pf1 = (icc_scanline[scanline] >> 8) & 0xFF
                pf2 = (icc_scanline[scanline]) & 0xFF

                f.write(" .byte " + str(pf0) + ", " + str(pf1) + ", " + str(pf2) + "\n")

        f.close()


im = Image.open("pieces.gif")
pix = im.load()

for side in PieceColours:
    for square in SquareColours:
        for piece in PieceTypes:
            grab(pix, side, square, piece)


Next, I might start on including these output graphics .asm files and starting to draw them individually on the screen to see how they look.

 

 

 

ConvertChessPieces.py

Edited by Andrew Davie
forgot the rook
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I think I would draw the pawns with a double line base and a single line at the top. (But that’s just me.)

||-|•

 

I like your display a lot. I can recognize each piece easily. 

 

I can’t wait to try it out displayed from my Heavy Sixer RF on a CRT Tv. 

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I'm new to the thread. When I look at the old Atari version, I can instantly recognize the pieces. I can't do that with your version (the pieces kind of look like wild mushrooms to me).

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3 hours ago, Random Terrain said:

I'm new to the thread. When I look at the old Atari version, I can instantly recognize the pieces. I can't do that with your version (the pieces kind of look like wild mushrooms to me).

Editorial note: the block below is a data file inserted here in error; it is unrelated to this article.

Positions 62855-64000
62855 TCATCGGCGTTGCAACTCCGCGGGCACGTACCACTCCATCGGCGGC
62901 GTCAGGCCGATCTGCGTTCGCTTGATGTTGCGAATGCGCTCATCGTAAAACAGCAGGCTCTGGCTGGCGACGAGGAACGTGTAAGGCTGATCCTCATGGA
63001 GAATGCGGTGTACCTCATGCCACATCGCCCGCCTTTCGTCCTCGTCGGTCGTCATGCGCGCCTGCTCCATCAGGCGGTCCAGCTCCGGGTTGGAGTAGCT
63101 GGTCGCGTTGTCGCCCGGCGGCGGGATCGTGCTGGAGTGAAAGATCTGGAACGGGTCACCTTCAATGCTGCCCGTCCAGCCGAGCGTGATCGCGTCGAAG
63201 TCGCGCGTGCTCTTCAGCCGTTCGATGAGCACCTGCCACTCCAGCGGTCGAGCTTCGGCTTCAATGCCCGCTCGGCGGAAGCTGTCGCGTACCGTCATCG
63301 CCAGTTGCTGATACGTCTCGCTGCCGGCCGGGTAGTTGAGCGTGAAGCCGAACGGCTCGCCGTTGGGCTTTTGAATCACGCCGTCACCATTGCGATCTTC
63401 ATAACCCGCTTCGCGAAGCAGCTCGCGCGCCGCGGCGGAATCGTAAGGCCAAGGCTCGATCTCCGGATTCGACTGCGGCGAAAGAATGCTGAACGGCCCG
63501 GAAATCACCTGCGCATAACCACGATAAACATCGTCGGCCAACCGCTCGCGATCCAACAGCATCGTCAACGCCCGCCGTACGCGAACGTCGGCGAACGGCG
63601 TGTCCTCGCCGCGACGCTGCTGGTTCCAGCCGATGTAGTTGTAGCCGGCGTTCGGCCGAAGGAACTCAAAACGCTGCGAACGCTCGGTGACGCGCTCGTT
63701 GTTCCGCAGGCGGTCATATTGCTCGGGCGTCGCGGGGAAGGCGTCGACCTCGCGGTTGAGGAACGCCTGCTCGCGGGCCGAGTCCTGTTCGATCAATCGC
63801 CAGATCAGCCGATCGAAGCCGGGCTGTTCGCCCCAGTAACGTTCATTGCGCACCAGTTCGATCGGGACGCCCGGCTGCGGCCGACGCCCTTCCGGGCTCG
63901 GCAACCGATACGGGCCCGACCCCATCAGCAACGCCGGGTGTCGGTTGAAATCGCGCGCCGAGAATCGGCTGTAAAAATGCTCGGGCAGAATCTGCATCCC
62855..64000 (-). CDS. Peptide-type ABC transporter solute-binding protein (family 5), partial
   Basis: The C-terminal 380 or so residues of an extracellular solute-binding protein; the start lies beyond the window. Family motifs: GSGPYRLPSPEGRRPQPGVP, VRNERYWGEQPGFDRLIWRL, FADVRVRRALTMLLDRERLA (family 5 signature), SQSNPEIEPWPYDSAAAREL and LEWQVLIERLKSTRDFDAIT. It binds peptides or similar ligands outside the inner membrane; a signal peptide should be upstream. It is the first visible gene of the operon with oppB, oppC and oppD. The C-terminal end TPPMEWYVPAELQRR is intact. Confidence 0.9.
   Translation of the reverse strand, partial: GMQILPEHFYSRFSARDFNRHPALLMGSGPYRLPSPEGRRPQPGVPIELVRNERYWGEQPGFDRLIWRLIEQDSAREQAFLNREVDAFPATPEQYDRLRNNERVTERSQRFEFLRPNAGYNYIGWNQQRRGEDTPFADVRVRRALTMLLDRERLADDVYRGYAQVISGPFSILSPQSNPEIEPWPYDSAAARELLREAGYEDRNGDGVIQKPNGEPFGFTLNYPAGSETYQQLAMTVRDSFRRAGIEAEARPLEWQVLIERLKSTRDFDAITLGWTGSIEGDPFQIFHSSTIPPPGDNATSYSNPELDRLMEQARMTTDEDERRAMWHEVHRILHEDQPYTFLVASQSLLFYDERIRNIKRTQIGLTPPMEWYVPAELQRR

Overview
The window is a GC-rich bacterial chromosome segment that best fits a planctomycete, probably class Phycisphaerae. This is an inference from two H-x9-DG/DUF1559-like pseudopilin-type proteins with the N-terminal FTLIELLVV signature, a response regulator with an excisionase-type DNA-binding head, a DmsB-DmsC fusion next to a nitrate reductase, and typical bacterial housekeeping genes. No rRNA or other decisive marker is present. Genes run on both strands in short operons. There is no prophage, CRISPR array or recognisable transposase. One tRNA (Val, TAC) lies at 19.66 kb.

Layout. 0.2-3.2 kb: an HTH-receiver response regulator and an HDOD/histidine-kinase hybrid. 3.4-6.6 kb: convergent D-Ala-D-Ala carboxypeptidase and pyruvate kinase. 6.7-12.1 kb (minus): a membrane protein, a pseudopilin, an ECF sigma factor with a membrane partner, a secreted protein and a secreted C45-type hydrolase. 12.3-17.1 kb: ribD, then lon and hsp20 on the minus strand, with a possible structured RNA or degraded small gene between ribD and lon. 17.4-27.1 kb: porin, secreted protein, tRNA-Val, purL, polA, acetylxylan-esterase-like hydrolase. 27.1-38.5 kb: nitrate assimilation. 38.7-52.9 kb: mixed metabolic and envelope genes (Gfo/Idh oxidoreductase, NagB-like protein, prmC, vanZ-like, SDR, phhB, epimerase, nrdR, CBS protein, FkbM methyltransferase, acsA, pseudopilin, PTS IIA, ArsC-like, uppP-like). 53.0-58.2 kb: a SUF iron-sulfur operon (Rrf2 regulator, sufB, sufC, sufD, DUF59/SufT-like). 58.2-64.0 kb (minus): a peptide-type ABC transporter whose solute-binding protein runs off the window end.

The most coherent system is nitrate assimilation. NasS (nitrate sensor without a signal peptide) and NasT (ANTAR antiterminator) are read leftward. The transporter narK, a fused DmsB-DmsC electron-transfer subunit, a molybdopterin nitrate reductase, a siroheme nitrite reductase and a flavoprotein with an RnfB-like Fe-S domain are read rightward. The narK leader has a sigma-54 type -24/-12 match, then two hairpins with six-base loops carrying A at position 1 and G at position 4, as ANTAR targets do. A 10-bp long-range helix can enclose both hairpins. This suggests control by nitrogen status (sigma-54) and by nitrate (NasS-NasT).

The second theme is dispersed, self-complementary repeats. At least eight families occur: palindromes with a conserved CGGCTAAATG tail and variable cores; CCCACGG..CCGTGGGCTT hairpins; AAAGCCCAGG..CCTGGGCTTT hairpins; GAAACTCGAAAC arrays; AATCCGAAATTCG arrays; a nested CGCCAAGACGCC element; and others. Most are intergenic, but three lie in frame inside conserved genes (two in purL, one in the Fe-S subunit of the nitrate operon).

Interesting how some like it, think it works, and some hate it. Like many Atari games, looks better the smaller the screen you view on. Thanks for your feedback.

 

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5 hours ago, Andrew Davie said:

Interesting how some like it, think it works, and some hate it. Like many Atari games, looks better the smaller the screen you view on. Thanks for your feedback.

Looks great here! :thumbsup:

 

chess_1999.thumb.jpg.784bd8002f1a3b07b69392c68c601ff9.jpg

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1 hour ago, Nathan Strum said:

Looks great here! :thumbsup:

 

chess_1999.thumb.jpg.784bd8002f1a3b07b69392c68c601ff9.jpg

 

Thanks. Proves my point, I think.

Either you use a mini TV or sit about 20 m from your big one.

 

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4 hours ago, Keatah said:

Space 1999!

Yep! The giveaway is that my fingernails aren't that long. ;) 

 

Weird to think that Space 1999 "happened" 20 years ago.

 

Anyway - back to the topic at hand. I bought a 9" Sharp TV back in '82 and did most of my 2600 and 7800 gaming on it for many years. Everything looked great on it, and I'd still use it if the picture tube weren't starting to go. I'd love to get it fixed, but I don't know if it's even possible (and probably not worth the expense, save for the nostalgia of it). We still have a ton of old production CRTs at work, so I could always pick up a used one there if I wanted one badly enough. Mostly Sony PVM-14M2U's. Perfect for the 2600.

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On ‎12‎/‎16‎/‎2019 at 8:06 PM, iesposta said:

I think I would draw the pawns with a double line base and a single line at the top. (But that’s just me.)

Hmm, I wonder if that is worth trying out, just to see if it looks better or worse.  :ponder:  I know that when I make sprites, I go through several iterations until I settle upon what I think looks most harmonious to the eyes (one pixel here or there is particularly impactful at these extremely low resolutions).